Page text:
Presentation on theme: "Emily Weyman. AAC - “AAC is defined as an area of clinical practice that attempts to compensate temporarily or permanently for the impairment and disability."— Presentation transcript:
AAC - “AAC is defined as an area of clinical practice that attempts to compensate temporarily or permanently for the impairment and disability of individuals with severe expressive communication disorders” (Lee, Jeong, & Kim, 2013, p. 2009) Aided v. unaided (Sigafoos, Didden, Schlosser, Green, O’Reilly, & Lancioni, 2008, p. 72) D/HH – do not communicate solely through auditory-oral means due to hearing loss
Although geared and marketed toward hearing children with disabilities, technologically advanced augmentative and adaptive communication (AAC) can be beneficial to the communication of deaf/hard-of-hearing (D/HH) children.
ERIC: EBSCO PsycINFO MEDLINE Complete Google Scholar Deaf, Disabilities, augmentative communication Deaf, Disabilities, AAC Deaf or Hard-of-Hearing, Disabilities, augmentative communication or AAC Disabilities, augmentative communication or AAC Autism Spectrum Disorders, augmentative communication or AAC Hearing loss, augmentative communication or AAC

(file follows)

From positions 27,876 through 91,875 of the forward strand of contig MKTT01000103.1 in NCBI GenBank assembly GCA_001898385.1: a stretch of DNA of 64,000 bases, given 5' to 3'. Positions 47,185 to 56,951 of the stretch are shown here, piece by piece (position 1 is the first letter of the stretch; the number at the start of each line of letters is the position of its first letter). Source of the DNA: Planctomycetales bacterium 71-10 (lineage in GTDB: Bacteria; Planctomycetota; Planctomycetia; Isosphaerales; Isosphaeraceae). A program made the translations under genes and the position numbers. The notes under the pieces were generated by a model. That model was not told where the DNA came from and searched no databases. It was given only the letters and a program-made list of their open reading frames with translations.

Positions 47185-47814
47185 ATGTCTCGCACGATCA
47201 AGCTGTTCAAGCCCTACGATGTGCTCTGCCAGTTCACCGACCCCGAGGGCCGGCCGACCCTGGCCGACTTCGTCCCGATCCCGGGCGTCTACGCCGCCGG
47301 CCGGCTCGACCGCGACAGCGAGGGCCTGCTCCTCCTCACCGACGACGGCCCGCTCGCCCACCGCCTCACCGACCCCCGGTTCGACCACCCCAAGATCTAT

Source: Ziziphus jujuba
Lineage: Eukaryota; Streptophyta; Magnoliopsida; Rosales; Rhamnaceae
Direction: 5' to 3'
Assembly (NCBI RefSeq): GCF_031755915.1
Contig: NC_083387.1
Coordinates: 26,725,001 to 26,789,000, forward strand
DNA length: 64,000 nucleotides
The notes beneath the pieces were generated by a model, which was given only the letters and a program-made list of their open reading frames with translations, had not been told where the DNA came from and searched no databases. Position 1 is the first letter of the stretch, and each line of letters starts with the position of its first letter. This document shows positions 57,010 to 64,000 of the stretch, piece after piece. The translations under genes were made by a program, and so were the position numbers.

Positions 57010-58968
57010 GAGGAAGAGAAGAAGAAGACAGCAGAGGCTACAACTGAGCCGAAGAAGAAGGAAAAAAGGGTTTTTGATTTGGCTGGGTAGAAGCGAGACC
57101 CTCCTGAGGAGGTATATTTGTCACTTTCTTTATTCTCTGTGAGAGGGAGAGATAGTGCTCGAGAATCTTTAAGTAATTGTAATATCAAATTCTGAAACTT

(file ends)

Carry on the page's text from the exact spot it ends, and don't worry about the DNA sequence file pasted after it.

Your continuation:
Communication needs of D/HH with multiple disabilities Success rates of AAC use D/HH and AAC future research implications
High incidence of sensorineural hearing loss and multiple disabilities (Meinzen-Derr, 2011) Increased presence of autism in population with hearing loss (Malandraki & Okalidou, 2007)